3. Vagal nerve stimulator or ketogenic diet.

I. Follow up.

1. As with generalized seizures.

J. Complications.

1. As with generalized seizures.

K. Education.

1. As with generalized seizures.

XIII. COMMON ANTICONVULSANT MEDICATIONS FOR CHILDREN

A. Divalproex (Depakote): Start 10-20 mg/kg/day given bid, liquid tid; maintenance dose 30-60 mg/kg/day. Monitor CBC with platelets and liver enzymes every 6 months for liver failure, thrombocytopenia.

B. Levetiracetam (Keppra): Start 10-20 mg/kg/day bid; maintenance dose 30-60 mg/kg/day.

C. Lamotrigine (Lamictal): Titrate slowly over 8-12 weeks to starting dose. Risk for Stevens-Johnson syndrome. Maintenance dose 5-15 mg/kg/day bid; lower dose when on enzyme inducer anticonvulsant.

D. Topiramate (Topamax): Start 1 mg/kg/day bid; maintenance 3-9 mg/kg/day. Monitor bicarb for metabolic acidosis.

E. Oxcarbazepine (Trileptal): Start 10 mg/kg/day bid; maintenance 30-60 mg/ kg/day.

F. Ethosuximide (Zarontin): Start 10-15 mg/kg/day bid; maintenance dose 15-40 mg/kg/day. Monitor CBC for leucopenia, aplastic anemia.

G. Zonisamide (Zonegran): Start 1-2 mg/kg/day daily or bid; maintenance dose 5-8 mg/kg/day.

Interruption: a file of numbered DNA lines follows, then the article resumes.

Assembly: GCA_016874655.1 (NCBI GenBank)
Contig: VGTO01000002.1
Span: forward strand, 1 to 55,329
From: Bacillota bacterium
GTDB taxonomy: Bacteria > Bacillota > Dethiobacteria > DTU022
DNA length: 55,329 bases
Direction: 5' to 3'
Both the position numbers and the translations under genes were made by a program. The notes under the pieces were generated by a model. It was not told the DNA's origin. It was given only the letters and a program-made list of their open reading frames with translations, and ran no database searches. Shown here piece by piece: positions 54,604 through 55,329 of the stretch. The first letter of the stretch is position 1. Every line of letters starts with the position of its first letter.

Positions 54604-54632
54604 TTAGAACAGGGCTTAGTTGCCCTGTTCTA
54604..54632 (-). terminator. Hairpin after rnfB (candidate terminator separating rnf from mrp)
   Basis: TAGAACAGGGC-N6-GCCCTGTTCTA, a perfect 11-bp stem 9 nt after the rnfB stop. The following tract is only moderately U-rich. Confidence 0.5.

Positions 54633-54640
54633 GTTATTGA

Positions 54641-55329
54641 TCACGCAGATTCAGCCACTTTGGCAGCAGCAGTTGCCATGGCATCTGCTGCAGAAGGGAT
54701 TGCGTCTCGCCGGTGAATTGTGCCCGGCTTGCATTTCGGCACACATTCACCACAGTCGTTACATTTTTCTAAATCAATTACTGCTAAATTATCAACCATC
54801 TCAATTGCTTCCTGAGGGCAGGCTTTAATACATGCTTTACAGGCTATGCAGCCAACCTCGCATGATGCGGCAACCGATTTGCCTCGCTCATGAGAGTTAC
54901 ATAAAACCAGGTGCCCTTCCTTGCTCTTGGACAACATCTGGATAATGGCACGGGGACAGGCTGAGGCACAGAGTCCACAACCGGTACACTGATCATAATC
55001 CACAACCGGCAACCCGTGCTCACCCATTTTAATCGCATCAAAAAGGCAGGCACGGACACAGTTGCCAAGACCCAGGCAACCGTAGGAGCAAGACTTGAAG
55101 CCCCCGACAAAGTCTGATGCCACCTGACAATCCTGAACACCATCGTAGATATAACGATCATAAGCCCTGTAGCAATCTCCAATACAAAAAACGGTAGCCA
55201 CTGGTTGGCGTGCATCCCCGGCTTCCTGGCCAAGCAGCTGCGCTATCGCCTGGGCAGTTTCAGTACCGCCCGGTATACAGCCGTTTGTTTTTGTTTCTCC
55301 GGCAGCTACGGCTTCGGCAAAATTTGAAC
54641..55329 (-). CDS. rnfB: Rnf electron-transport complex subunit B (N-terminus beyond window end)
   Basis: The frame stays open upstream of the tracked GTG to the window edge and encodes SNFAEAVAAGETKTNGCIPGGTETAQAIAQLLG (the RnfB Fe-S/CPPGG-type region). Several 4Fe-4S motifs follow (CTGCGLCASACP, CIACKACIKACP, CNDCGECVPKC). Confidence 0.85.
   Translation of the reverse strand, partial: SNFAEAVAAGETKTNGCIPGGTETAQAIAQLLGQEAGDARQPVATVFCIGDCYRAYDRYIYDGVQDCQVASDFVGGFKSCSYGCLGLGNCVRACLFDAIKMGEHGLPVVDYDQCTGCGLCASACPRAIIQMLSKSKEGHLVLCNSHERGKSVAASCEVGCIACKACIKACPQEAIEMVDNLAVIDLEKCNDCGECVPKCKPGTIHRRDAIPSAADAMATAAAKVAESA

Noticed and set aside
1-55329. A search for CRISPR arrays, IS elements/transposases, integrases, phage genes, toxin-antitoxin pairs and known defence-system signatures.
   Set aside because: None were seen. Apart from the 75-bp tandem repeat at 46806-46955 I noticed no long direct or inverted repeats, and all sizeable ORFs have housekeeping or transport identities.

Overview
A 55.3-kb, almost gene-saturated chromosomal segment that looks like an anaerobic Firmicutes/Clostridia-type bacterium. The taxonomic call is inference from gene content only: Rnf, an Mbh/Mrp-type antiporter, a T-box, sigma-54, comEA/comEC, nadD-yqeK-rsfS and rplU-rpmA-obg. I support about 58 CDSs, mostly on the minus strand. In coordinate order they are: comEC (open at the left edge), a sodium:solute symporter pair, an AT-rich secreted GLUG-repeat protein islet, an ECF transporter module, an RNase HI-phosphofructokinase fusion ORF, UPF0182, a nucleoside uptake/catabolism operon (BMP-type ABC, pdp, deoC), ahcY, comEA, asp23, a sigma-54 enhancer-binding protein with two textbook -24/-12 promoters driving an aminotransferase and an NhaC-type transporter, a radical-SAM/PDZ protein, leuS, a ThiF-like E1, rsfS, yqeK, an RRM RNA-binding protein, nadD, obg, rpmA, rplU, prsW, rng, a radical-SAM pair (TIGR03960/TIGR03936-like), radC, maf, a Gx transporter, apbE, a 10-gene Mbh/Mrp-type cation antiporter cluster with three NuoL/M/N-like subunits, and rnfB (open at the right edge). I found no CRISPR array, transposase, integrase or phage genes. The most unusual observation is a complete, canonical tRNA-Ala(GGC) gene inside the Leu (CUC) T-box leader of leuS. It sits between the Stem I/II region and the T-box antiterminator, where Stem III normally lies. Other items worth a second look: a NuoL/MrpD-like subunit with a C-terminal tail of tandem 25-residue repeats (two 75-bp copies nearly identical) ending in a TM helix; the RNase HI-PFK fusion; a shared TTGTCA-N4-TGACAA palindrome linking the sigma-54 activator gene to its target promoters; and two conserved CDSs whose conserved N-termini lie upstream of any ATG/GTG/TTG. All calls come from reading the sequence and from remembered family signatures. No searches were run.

XIV. GLOBAL DEVELOPMENTAL DELAY

A. Subset of developmental disabilities defined as significant delay in two or more of the following developmental domains: gross/fine motor, speech/language, cognition, social/personal, and activities of daily living.

Abnormal brain development, 742.2

Developmental delay, 783.42

Hypotonia/lack of coordination, 781.3

Language disorder, 315.31

Mitochondrial disorder, 758.89

B. Etiology.

1. Genetic abnormalities.

2. Early environmental deprivation.

3. Metabolic abnormalities.

4. Abnormal CNS/brain development.

5. Idiopathic/unknown.

C. Occurrence.

1. Developmental disabilities of early onset affect 5-10% of children.

2. Refers to younger children younger than 5 years of age.

3. 1-3% of children younger than 5 years of age are affected.

D. Clinical manifestations.

1. Two standard deviations or more below the mean on age-appropriate standardized norm-referenced testing.

E. Physical findings.

1. Not walking independently by 18 months of age.

2. Poor/clumsy fine motor skills.

3. No two-word sentences by 2 years of age.

4. Does not follow two-step commands at age 2 years.

5. Does not know 6 body parts by 2 years of age.

6. Unable to feed, dress, or do activities of daily living.

7. May see poor feeding, poor weight gain, dysmorphic features, cardiac or liver, kidney, bowel abnormalities.

F. Diagnostic testing.

1. Obtain detailed history and examination.

2. Refer for auditory and ophthalmologic screening.

3. Consider metabolic studies/T4 if newborn screening not done.

4. EEG if history suspects seizures.

5. If close family member with global developmental delay due to a known cause, test for that disorder and obtain cytogenetic screen.

6. Head MRI.

7. Lead screen.

8. Complete metabolic panel.